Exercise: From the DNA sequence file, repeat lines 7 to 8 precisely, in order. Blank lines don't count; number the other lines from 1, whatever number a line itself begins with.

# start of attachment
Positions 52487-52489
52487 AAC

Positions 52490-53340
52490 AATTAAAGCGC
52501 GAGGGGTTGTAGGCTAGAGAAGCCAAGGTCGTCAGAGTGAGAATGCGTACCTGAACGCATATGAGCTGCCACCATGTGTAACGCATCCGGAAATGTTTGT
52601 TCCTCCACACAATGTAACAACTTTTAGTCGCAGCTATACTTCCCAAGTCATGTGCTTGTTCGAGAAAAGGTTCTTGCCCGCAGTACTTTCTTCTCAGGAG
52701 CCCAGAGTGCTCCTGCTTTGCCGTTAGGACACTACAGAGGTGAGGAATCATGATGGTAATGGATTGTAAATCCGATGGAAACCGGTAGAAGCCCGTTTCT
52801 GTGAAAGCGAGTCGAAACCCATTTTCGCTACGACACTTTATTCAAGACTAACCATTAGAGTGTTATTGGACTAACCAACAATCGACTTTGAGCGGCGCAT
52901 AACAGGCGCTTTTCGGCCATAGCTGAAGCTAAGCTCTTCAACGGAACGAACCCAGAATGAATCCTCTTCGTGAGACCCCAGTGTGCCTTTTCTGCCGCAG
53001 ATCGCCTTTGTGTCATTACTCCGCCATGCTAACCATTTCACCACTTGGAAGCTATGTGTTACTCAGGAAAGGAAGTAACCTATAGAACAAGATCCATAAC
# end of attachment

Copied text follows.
52701 CCCAGAGTGCTCCTGCTTTGCCGTTAGGACACTACAGAGGTGAGGAATCATGATGGTAATGGATTGTAAATCCGATGGAAACCGGTAGAAGCCCGTTTCT
52801 GTGAAAGCGAGTCGAAACCCATTTTCGCTACGACACTTTATTCAAGACTAACCATTAGAGTGTTATTGGACTAACCAACAATCGACTTTGAGCGGCGCAT